Everyone’s in a Snit. Some are in a Snit because Trump’s in. Others are in a Snit because of The Women’s March. Many are in the The Worst Snit: “Echo my beliefs or you don’t exist.”
Echo Snitters demand agreement. It’s their way or the highway; it’s a dangerous view for anyone, from a politician to a family member. Why? Civil discourse is a pillar of our democracy. We don’t have to agree, but if we FEAR speaking our minds politely, democracy is under fire.
Our National Snit scares me snitless. We’ve been through hard times before.
From about 1963 to 1974, we thought our nation was coming undone.
- Lee Harvey Oswald killed JFK in 1963
- Vietnam began filling cemeteries & protesters roared — mid 60’s onward.
- Malcolm X was killed, 1965
- Martin Luther King, Jr. assassinated, April 1968
- Sirhan Sirhan killed Bobby Kennedy, June 1968
- The My Lai Massacre, March 1968
- The National Guard killed 4 unarmed students at Kent State May, May 1970
- Vice-President Spiro Agnew resigned as Vice President, 1973 after accusations of bribery, tax fraud and conspiracy.
- Richard M. Nixon resigned, Aug. 9, 1974. The man who said “If the President does it, it’s legal,” was gone.
What’s different now is that reality has become unique to each person. We no longer disagree. You are WRONG and I am RIGHT.
Our truths are largely an accident of birth: we see things as our group does. In the 1960’s, there were straights and hippies, blacks and whites, young and old. And for the closeted? Liberace.
Now we have Goths, grunge, bikers, evangelicals, the LBGTs, the massively obese, the Muslims, the military, the rural, the urban, Native Americans, Greenpeacers, the undereducated, the home schooled, liberals, conservatives, tea partiers, green partiers, the overeducated and the media (right, left and religious). All with their self-contained loop of “logic.”
Each group feels ANOINTED; their values are THE CORRECT ones.
Someone opined that with streaming video, we can all enforce our own “reality.” Some people endlessly stream “Masterpiece Theatre.” Others watch “Honey Boo-Boo.” We’re each living in a silo of self-validation. Different veiwpoints can’t get in. The “other” is the enemy, undeserving of empathy. Honestly, how much can you relate to Mama June on Honey Boo Boo?
As an MD, I had to be respectful to all patients, no matter how bizarre they were. I learned a lot: we all want dignity, the best for our kids, and to be left alone. Pretty simple. We all want to be heard.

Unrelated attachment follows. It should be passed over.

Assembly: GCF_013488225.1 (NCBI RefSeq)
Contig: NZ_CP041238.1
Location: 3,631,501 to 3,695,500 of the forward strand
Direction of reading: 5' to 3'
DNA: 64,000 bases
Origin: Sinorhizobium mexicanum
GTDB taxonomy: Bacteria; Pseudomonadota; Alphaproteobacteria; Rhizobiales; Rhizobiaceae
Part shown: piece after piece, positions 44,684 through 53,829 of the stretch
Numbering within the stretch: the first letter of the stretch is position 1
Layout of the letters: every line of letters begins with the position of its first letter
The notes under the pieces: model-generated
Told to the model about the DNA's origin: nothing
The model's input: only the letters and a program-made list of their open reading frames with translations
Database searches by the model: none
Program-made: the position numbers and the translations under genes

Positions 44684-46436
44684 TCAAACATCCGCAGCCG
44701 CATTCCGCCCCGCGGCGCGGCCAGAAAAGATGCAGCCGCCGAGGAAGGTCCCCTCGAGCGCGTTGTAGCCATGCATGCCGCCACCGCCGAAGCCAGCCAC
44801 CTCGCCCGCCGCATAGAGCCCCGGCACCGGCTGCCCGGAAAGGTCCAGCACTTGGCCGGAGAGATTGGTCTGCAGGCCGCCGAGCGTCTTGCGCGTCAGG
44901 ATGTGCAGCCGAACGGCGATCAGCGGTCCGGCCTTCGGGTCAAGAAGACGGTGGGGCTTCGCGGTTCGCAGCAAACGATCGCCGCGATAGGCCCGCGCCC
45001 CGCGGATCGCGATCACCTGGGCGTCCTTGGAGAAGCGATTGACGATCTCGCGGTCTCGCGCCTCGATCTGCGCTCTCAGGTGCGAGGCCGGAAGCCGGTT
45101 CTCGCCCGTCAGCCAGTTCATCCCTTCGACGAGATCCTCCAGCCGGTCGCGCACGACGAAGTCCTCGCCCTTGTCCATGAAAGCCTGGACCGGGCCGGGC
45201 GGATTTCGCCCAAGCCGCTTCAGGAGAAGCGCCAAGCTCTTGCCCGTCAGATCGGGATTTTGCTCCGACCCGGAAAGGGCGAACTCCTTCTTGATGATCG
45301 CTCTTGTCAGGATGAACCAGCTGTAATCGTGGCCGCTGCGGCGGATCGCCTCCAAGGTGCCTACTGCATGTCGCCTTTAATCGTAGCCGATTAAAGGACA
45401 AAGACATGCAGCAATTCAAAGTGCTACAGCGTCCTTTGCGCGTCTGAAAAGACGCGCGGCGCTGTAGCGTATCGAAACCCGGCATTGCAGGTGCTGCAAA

Empathy ennobles us, but it’s disappearing. Click here for a Scientific American article on it. A leader wins a war, but being empathetic, he makes sure to feed the starving, vanquished people. Real peace is possible.
We’re suffering from Silo-and-Snit mentality. Since when is your political identity greater than your love as a friend, spouse or family member? What’s happened to common courtesy — and civil rights — for people unlike you?
What has happened to thinking before you speak? Oh, Right. You don’t care if you insult your grandmother.
Everyone: GET OUT OF YOUR SILO. Talk with people from a different silo. Listen to the words — not just the headlines — of other viewpoints. Stop blowing off “the other.” We’re all unique. Some people have fascinating descriptors. “Black female computer scientists in 1961” may have a noble, unique truths … ones we honor in the movie “Hidden Figures.”
In your family, stop with your own reality. “We have a family value of X, and you’ve violated it.” Really? Drumming people out of families is harsh. Do it with care: for criminality or abuse, never for political differences or simple things (“She gave the baby a taste of chocolate! How DARE she?”) Conflicts happen. Since the beginning of time, generations have disagreed. In-laws and step-parents often finds themselves in domestic wars based of different assumptions. Manners, not pistols at dawn, are a far better resolution.
Get over YOURSELF. No one elected you God. You don’t get to make The Rules, no matter how big your silo. You have Quirks. You will Disappoint sometimes. Don’t hound loved ones over quirks and disagreements. If everybody agreed, we’d only need one flavor of ice cream.
All we have is each other. First, speak civilly to people we LOVE. Then let’s practice it with strangers with different opinions. Can’t do it? Well, then pack in the democracy.